“This is an exciting day for the City of St. Louis and the entire country,” said Mike Ward, superintendent, Gateway Arch National Park. “We are so proud to offer a world-class, urban national park experience to visitors from across the globe and further showcase St. Louis’ important role in the storied history of America.”

“Eight years ago, a design competition provided us a vision for a better-connected City, Arch and River,” said Eric Moraczewski, executive director of the Gateway Arch Park Foundation.  “Today, thousands of people came together to celebrate the culmination of this historic project. The CityArchRiver project raised the largest amount of private funding ever to go into a National Park and was a catalyst for approval of the first-ever local tax to provide for a National Park renovation (Proposition P in 2013). It is an unprecedented achievement. Today we celebrate the tremendous accomplishments of our city, our region and our country.”

The ribbon cutting ceremony featured remarks from Superintendent Mike Ward of Gateway Arch National Park; Secretary of the Interior Ryan Zinke; Mayor Lyda Krewson; St. Louis County Executive Steve Stenger; Senator Roy Blunt; Senator Claire McCaskill; Board Chairwoman of the Gateway Arch Park Foundation Carolyn Kindle Betz; and Governor Mike Parson.

St. Louis Cardinals Hall of Famer Ozzie Smith served as the master of ceremonies, and St. Louisan Charles Glenn sang the national anthem. The #YourArch photo mosaic was unveiled to the public in a video montage. The Normandy High School marching band led the public to a community celebration in the park’s North Gateway area following the ceremony. Attendees of all ages enjoyed live music from Boogie Chyld, food trucks and drink vendors, free commemorative cookies, photo booth, scavenger hunt throughout the park, caricature artists, face painting, lawn games and much more.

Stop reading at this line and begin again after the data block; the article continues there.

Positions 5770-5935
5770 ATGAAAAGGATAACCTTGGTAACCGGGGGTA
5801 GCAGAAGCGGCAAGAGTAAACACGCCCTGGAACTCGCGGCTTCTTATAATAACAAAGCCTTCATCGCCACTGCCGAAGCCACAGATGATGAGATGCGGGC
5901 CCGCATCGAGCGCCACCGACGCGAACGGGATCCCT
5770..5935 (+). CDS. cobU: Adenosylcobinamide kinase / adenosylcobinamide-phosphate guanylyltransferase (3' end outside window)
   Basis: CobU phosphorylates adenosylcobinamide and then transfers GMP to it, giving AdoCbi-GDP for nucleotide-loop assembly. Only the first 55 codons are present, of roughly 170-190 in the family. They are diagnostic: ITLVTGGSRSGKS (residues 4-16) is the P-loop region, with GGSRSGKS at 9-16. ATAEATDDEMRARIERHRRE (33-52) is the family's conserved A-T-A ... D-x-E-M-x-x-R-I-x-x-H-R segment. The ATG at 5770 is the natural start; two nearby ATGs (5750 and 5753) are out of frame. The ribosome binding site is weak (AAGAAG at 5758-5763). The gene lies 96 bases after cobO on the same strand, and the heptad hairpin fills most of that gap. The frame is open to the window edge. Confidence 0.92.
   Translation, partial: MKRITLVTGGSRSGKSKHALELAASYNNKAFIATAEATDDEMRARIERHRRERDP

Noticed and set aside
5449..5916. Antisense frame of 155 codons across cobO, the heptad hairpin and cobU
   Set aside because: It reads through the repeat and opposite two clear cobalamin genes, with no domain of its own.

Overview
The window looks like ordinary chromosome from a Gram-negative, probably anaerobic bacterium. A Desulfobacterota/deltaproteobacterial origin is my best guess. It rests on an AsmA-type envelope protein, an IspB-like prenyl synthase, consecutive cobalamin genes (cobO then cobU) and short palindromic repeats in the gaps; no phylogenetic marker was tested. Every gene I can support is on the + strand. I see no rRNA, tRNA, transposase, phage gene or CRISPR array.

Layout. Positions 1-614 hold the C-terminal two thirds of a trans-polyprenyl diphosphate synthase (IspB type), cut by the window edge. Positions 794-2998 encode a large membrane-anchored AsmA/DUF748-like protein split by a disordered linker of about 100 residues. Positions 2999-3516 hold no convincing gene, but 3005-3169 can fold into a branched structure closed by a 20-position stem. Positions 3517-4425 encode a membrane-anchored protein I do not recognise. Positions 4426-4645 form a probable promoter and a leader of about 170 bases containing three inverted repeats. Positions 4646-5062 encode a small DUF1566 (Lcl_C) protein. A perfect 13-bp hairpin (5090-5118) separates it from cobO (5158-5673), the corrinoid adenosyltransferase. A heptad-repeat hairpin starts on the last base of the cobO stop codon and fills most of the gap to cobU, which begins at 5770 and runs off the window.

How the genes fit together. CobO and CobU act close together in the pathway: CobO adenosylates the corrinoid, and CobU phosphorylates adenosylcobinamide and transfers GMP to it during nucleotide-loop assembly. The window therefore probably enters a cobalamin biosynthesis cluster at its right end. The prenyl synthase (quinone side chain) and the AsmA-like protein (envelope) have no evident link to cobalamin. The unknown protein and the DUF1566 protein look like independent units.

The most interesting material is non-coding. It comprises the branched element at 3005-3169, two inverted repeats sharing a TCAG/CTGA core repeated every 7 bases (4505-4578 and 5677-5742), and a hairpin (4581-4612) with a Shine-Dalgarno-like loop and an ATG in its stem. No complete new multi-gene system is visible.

Visitors to the Museum at the Gateway Arch and attendees at the North Gateway community celebration received a limited-edition, commemorative coin marking the special occasion.

The grand opening coincides with the return of one of the nation’s largest Fourth of July celebrations, Fair Saint Louis, to the riverfront July 4, 6 and 7.

The Museum at the Gateway Arch features interactive and engaging exhibits that focus on St. Louis’ role in the westward expansion of the United States, completely replacing the original museum that opened in 1976. Features of the new museum include:

  • Six themed exhibit galleries:

o   Colonial St. Louis – how St. Louis became a prosperous trading village rooted in French culture and governed by the Spanish, until the Louisiana Purchase transferred the territory to the United States.

o   Jefferson’s Vision – how President Thomas Jefferson furthered the westward expansion of the U.S. by sending expeditions to lay claim to territory, search for trading partners and locate natural resources for the young nation.

o   The Riverfront Era – how St. Louis became one of America’s busiest ports and trade centers in the mid-1800s.

o   Manifest Destiny – how the westward migration of the mid-1800s affected American Indians, Mexicans and pioneers themselves.

o   New Frontiers – how the industrialization of America hastened American settlement of the West and caused American Indians to lose all or part of their homelands.